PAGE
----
Here are deft, appealing poems with a swath of mischief, a dash of humor and ample humanity, perfect for those who still need to be convinced that 1) poetry does not have to be boring; 2) poetry does not have to be incomprehensible; 3) poetry does not have to resemble raw, unskilled spillage of emotions and happenstance. And, further, here are poems for librarians, any librarians, and for those who've ever even met, even seen a librarian. Meet-Noir Librarian.
-Suzanne Lummis author of Open Twenty-Four Hours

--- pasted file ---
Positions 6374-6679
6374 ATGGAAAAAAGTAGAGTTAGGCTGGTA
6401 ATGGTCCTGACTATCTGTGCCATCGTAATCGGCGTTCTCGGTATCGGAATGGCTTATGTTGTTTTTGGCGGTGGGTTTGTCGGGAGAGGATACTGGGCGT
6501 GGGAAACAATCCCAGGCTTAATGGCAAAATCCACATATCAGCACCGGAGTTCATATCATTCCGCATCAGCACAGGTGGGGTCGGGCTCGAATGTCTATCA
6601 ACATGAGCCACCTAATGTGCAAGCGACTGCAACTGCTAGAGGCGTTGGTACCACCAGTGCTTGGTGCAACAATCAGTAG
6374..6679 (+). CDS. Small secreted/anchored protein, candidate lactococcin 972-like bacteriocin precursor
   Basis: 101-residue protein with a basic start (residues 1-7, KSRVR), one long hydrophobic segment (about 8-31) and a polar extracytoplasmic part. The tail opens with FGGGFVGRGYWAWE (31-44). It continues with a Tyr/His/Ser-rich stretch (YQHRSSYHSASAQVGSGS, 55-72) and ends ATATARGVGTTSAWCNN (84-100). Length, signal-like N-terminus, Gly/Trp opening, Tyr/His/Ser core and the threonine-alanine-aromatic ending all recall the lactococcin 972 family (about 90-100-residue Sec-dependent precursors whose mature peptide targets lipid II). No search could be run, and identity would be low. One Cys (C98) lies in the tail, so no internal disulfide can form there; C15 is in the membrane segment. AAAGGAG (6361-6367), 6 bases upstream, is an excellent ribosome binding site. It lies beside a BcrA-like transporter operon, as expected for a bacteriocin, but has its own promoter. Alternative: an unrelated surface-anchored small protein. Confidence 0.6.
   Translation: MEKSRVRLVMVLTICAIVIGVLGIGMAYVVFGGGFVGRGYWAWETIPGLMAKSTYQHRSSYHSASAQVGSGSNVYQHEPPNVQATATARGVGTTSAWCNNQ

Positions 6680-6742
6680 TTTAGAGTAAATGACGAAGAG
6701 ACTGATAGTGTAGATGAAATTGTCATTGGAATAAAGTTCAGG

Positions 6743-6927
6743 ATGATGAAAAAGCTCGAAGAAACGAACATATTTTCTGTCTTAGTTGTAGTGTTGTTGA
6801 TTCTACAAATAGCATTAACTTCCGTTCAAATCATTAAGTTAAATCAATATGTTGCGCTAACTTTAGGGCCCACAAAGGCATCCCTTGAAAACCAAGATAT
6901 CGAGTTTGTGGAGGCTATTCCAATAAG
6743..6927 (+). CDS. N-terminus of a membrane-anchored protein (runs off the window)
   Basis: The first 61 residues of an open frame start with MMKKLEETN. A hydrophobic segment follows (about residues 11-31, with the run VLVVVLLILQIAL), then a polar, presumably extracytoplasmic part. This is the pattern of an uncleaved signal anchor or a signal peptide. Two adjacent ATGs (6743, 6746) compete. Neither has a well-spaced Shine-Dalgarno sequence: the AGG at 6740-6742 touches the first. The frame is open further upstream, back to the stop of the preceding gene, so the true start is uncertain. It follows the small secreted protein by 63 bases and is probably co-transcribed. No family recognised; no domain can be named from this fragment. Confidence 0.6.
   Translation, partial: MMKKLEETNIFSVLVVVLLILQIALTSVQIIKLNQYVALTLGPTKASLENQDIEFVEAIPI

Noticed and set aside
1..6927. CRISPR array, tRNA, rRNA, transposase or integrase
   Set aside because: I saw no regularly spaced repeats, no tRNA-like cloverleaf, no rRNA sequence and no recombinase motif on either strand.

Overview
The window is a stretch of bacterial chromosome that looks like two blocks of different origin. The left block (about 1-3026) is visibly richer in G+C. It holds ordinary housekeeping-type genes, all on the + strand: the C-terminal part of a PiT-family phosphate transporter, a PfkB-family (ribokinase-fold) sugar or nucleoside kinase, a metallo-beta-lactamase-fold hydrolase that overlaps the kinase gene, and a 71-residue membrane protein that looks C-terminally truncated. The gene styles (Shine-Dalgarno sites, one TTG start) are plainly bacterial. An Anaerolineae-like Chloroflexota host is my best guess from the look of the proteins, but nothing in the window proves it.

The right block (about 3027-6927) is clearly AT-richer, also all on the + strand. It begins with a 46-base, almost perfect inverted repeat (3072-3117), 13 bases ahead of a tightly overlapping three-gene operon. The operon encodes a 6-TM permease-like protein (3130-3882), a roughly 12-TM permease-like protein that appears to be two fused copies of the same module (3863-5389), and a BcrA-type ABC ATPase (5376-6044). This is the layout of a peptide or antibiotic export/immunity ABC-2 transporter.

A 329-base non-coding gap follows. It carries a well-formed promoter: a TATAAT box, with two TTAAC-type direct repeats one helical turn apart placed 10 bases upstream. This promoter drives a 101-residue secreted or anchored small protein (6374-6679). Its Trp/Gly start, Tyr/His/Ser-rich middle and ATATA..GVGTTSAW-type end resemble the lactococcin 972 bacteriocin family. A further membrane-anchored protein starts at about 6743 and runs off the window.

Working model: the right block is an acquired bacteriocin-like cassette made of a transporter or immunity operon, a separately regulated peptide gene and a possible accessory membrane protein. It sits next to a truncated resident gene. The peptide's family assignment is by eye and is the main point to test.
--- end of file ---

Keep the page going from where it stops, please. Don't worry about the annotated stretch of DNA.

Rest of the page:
Eliciting the eros of subtle presence, Melissa Fischer wrests poetry from the caustic cauldron of Obuasi, a mining boomtown in the Ashanti Region of Ghana. West Africa Gold dams the Gyimi River, stagnating the water source of Gyimiso Kakraba, a village of subsistence farmers who refuse to accept a modern world that has forsaken the art of human connection. Compelled by the devastation of water-borne diseases, Gyimiso Kakraba enlists Louisa Lehmann, a civil engineer and Peace Corps volunteer, to intercede on their behalf. Lehmann exudes pride in her profession, honors her fluid gender, and yields to the greatest lesson of all taught by the people of Gyimiso Kakraba deep in Ghana's equatorial forest.